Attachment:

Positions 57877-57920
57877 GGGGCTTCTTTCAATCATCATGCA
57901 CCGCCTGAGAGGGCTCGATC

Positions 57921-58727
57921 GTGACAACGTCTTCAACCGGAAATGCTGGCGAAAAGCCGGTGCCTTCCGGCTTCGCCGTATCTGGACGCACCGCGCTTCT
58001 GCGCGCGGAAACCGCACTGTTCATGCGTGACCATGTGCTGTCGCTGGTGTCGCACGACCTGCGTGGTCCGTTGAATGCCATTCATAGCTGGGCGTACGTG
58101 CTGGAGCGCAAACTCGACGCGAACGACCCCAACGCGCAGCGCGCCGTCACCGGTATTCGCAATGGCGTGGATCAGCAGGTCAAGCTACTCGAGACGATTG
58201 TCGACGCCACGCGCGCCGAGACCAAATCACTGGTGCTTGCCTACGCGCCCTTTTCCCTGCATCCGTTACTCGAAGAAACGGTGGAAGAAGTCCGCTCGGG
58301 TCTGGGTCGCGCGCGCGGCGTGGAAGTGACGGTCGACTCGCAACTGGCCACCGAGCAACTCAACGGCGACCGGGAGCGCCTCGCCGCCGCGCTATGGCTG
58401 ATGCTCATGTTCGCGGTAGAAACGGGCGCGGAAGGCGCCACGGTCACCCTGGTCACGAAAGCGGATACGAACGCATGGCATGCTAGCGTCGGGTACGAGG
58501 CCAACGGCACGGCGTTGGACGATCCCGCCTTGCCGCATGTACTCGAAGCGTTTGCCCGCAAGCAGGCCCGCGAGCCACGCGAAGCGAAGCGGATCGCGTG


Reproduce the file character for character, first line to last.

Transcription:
Positions 57877-57920
57877 GGGGCTTCTTTCAATCATCATGCA
57901 CCGCCTGAGAGGGCTCGATC

Positions 57921-58727
57921 GTGACAACGTCTTCAACCGGAAATGCTGGCGAAAAGCCGGTGCCTTCCGGCTTCGCCGTATCTGGACGCACCGCGCTTCT
58001 GCGCGCGGAAACCGCACTGTTCATGCGTGACCATGTGCTGTCGCTGGTGTCGCACGACCTGCGTGGTCCGTTGAATGCCATTCATAGCTGGGCGTACGTG
58101 CTGGAGCGCAAACTCGACGCGAACGACCCCAACGCGCAGCGCGCCGTCACCGGTATTCGCAATGGCGTGGATCAGCAGGTCAAGCTACTCGAGACGATTG
58201 TCGACGCCACGCGCGCCGAGACCAAATCACTGGTGCTTGCCTACGCGCCCTTTTCCCTGCATCCGTTACTCGAAGAAACGGTGGAAGAAGTCCGCTCGGG
58301 TCTGGGTCGCGCGCGCGGCGTGGAAGTGACGGTCGACTCGCAACTGGCCACCGAGCAACTCAACGGCGACCGGGAGCGCCTCGCCGCCGCGCTATGGCTG
58401 ATGCTCATGTTCGCGGTAGAAACGGGCGCGGAAGGCGCCACGGTCACCCTGGTCACGAAAGCGGATACGAACGCATGGCATGCTAGCGTCGGGTACGAGG
58501 CCAACGGCACGGCGTTGGACGATCCCGCCTTGCCGCATGTACTCGAAGCGTTTGCCCGCAAGCAGGCCCGCGAGCCACGCGAAGCGAAGCGGATCGCGTG